City of Refugees: The Story of Three Newcomers Who Breathed Life into a Dying American Town

Written by:
Susan Hartman
Narrated by:
Samara Naeymi

Unabridged Audiobook

Release Date
June 2022
7 hours 29 minutes
A gripping portrait of refugees who forged a new life in the Rust Belt, the deep roots they’ve formed in their community, and their role in shaping its culture and prosperity.
'This is an American tale that everyone should read. . . . The storytelling is so intimate and the characters feel so deeply real that you will know them like neighbors.'—Jake Halpern, author of Welcome to the New World

War, persecution, natural disasters, and climate change continue to drive millions around the world from their homes. In this “tender, intimate, and important book—a carefully reported rebuttal to the xenophobic narratives that define so much of modern American politics” (Sarah Stillman, staff writer, The New Yorker), journalist Susan Hartman follows 3 refugees over 8 years and tells the story of how they built new lives in the old manufacturing town of Utica, New York. Sadia, a Somali Bantu teenager, rebels against her mother; Ali, an Iraqi interpreter, creates a home with an American woman but is haunted by war; and Mersiha, a Bosnian baker, gambles everything to open a café.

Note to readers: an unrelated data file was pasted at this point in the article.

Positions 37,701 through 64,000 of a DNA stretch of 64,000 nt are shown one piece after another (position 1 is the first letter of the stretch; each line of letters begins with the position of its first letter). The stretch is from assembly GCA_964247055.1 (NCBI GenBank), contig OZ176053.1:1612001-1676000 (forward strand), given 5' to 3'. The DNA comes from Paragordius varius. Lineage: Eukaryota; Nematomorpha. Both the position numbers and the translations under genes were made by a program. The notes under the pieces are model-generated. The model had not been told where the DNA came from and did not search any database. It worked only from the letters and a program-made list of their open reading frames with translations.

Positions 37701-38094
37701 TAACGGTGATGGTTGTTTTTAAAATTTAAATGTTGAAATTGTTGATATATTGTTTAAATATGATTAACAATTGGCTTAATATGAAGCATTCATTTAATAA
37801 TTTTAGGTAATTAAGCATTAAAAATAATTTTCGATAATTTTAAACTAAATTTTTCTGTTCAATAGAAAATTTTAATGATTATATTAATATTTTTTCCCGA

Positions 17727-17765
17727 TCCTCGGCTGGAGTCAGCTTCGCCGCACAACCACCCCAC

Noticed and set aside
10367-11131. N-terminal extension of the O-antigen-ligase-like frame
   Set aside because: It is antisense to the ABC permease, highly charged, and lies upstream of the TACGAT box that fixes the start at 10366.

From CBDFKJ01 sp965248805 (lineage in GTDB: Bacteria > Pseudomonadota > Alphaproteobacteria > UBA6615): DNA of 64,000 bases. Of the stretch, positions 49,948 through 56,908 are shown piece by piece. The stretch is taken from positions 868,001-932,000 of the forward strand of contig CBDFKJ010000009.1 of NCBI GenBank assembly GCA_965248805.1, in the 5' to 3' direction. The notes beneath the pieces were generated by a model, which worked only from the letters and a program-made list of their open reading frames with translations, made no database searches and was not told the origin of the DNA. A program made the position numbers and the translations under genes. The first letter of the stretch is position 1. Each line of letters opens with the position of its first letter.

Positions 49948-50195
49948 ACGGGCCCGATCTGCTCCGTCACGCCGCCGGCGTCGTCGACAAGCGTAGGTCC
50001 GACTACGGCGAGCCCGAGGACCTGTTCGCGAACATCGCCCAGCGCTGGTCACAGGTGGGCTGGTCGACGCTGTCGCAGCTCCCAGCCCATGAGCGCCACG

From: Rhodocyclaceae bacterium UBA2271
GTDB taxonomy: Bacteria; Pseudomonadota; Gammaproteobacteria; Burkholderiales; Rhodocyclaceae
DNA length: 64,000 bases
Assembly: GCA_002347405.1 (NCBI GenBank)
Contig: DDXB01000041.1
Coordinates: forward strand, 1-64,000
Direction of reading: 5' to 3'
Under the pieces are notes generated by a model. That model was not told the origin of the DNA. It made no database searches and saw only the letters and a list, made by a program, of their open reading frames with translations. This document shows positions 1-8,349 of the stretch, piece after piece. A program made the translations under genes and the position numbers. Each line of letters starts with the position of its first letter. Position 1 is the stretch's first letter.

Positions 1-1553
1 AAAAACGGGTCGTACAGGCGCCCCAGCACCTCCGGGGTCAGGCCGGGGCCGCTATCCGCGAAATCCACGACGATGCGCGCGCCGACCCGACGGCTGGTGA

Along the way, Hartman “illuminates the humanity of these outsiders while demonstrating the crucial role immigrants play in the economy—and the soul—of the nation' (Los Angeles Times). The 3 newcomers are part of an extraordinary migration over the past 4 decades; thousands fleeing war and persecution have transformed Utica, opening small businesses, fixing up abandoned houses, and adding a spark of vitality to forlorn city streets. Utica is not alone.  Other Rust Belt cities—including Buffalo, Dayton, and Detroit—have also welcomed refugees, hoping to jump-start their economies and attract a younger population.
City of Refugees is a complex and poignant story of a small city but also of America—a country whose promise of safe harbor and opportunity is knotty and incomplete, but undeniably alive.
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